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Printed packaging – the questions you were too afraid to ask

We see ourselves as printed packaging mentors for SME drink and food producers and we aim to help demystify our industry to allow artisan brands to develop, succeed and grow.

With our own on-site production and inhouse creative expertise, we’re here to help you get the most from your printed packaging in a sustainable and carbon balanced way.

Here are eight of the most commonly asked questions we get and our answers below. Although lots of people ask us these, we also know many others may be afraid to ask!

Is printed packaging recyclable? printed packaging - the questions you were too afraid to ask

Yes, the majority of the packaging we print is 100% recyclable – even if it includes extras such as foiling. However, not all council collection services accept the same materials for recycling and this may be the case when adding lamination or Spot UV varnish, so it would be best to avoid those if possible.

We only print on paper and board, using vegetable-based inks so there’s no nasty plastics involved. The printed paper and board is also fully compostable, although there’s glue involved (such as for sleeves and some boxes) that element isn’t 100% bio-degradable – yet!

If you want a 100% compostable option, speak to our team and we’ll show you how to achieve this.


printed packaging questionsWhy is there an extra crease in my sleeves?

We call this a false crease and it’s there to allow the sleeve to fold flat when we’re packing the products for shipment.

If we didn’t do this, the sleeves would be really bulky and we’d need to use an awful lot more boxes to package them before shipping to you.

To save space, we put in a false crease which means the sleeves can fold flat and it’s a lot more efficient for you.

Can you make the sleeves fit my pots?

Absolutely! All the packaging we produce is custom-made, whether that be a box or a sleeve. If you’re a first-time buyer or have a new product, we highly recommend you send us a sample of your trays/pots so that we can make sure the sleeve fits perfectly.

While we can base the size on the manufacturer’s dimensions, it’s always far safer to let us check – in most cases, we find that we need to make a few small tweaks for a perfect fit.

Why do you need bleed on the artwork? 

Where the print runs to the cut edge of the packaging, we need a minimum 3mm bleed. This is essentially an overlap of the artwork and it means that if there’s any small variance in the printing or trimming position, there won’t be any white edges showing.

It’s a standard practice for all printed products so your designer should be familiar with how this works, but we have a useful video guide online if you need a bit of help here.

packaging questions and answers

What do you mean by ‘artwork versions’?

This is where you have more than one iteration of a design, within the same size. For example, you may have a range of ready meals which all fit in the same tray and therefore require the same size of sleeve.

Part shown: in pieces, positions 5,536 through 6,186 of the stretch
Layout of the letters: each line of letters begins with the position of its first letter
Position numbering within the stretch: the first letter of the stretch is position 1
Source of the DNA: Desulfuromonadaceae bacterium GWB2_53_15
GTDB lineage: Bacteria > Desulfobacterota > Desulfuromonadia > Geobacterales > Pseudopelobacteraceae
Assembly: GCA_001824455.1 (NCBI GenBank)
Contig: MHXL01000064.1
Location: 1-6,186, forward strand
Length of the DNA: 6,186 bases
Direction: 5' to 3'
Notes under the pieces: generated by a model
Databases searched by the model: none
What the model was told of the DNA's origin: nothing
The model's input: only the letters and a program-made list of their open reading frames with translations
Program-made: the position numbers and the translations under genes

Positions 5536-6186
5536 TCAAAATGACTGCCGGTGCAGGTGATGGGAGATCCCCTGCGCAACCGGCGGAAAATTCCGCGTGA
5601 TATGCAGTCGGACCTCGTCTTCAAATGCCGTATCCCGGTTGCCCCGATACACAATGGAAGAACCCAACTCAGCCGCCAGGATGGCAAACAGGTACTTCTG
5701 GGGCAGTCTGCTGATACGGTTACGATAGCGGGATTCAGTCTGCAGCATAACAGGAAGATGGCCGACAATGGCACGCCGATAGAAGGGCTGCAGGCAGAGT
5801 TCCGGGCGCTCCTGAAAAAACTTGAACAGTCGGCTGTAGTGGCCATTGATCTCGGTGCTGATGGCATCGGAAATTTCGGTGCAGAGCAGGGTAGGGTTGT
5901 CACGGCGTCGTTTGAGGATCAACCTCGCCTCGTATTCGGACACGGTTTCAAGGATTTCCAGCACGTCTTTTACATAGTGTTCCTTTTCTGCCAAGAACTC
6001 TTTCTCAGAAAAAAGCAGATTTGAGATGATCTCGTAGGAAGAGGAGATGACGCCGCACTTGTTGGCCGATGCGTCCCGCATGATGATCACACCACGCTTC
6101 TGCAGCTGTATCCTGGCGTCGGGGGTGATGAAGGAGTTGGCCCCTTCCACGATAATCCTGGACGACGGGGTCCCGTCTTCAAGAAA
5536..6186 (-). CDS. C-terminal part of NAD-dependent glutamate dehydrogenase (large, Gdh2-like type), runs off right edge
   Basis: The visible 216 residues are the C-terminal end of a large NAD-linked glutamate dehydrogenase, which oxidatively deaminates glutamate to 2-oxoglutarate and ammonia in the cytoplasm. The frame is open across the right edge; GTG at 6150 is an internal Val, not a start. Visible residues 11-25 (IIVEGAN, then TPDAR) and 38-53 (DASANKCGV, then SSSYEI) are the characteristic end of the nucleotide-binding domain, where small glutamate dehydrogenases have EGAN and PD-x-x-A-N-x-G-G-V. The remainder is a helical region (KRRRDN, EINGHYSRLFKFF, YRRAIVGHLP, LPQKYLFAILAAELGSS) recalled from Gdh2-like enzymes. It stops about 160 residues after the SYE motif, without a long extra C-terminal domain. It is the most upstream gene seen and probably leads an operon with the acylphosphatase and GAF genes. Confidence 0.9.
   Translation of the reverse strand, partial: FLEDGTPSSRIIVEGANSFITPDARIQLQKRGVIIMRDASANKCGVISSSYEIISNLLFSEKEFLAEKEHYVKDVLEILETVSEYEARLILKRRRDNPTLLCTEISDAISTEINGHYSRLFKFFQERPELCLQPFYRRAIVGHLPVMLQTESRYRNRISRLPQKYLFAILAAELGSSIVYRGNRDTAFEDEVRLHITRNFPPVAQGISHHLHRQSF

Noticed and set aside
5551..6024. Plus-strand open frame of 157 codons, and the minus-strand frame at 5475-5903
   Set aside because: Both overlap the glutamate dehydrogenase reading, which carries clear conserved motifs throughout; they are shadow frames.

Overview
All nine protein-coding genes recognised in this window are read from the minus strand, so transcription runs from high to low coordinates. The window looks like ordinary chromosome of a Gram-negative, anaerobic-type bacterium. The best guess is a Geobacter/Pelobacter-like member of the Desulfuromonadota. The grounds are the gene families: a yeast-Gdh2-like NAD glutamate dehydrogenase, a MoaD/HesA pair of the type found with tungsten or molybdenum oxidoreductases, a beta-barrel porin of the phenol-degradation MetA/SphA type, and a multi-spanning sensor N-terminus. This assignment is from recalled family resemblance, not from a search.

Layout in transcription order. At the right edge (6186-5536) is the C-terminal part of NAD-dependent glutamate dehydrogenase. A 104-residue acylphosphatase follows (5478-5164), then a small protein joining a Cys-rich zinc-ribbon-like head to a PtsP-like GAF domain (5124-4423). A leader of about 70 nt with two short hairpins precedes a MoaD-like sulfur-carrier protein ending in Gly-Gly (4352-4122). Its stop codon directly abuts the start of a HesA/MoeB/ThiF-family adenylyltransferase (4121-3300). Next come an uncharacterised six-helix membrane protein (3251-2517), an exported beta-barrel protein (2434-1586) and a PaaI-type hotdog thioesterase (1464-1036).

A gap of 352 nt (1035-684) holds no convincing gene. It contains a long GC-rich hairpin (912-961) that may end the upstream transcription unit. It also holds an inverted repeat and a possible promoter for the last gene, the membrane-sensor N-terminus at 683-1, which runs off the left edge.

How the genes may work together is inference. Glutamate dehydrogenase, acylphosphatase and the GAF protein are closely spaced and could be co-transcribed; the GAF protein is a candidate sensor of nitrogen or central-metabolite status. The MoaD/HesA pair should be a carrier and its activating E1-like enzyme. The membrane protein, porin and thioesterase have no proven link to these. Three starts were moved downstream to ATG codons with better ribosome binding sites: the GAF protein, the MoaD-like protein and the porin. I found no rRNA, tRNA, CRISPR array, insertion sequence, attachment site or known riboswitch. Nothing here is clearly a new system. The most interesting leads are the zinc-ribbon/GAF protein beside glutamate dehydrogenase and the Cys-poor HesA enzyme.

Let’s say you need a sleeve each for lasagne, shepherd’s pie and macaroni; this would mean you have three versions. It may only be a very tiny change between the versions, or it may be a completely different colour palette – in either case, it is a different artwork version and we’ll need to know before you order as it can affect the production.

Can I see a sample of my packaging before I order?

printing questions about packaging with Newton PrintYes you can – there’s usually a small cost associated with this depending on the product. If it’s a new line for you, we highly recommend that you see a sample first to make sure you’re happy with everything.

We usually print the samples using a different process to the final production run – digital rather than litho printing – so it won’t be to the finished quality but good enough to check.

Why do the unit costs reduce so much with higher volumes?

 With litho printing, there is a fair amount of setup involved before we can start printing the job. For example, we have to prepare the artwork for print, produce the plates, run the ‘make-ready’ sheets to get the colour just right etc.

All of these are fixed costs, and then the variable costs such as volume of ink and number of card sheets kick in once the setup is complete.

It’s especially noticeable with the lower volumes, so for example you might notice that to print 1,000 sleeves costs 65p each, whereas to print 10,000 sleeves costs 25p each (example prices only, pricing dependent on size). This is why we always advise you think carefully about getting the balance right between order frequency and achieving a unit cost that works for you.

Help! I’m short on storage space. How many boxes/pallets will my order consist of?

This is a very common issue! It’s a little tricky to answer definitively as it depends on the net size of your packaging but as a guide for sleeves, we can usually pack 500 per box based on an average size, such as for a Satco 500ml container. So, for an order of 25,000 sleeves that’s around 50 boxes (one pallet).

Our team can help you refine this a bit further once we know the full details of your requirements.

If you’re keen to find out how we can get your project off the ground, please get in touch today by calling 01626 368986 or email [email protected]

questions about printed product packaging

Simon Besley

Author Simon Besley

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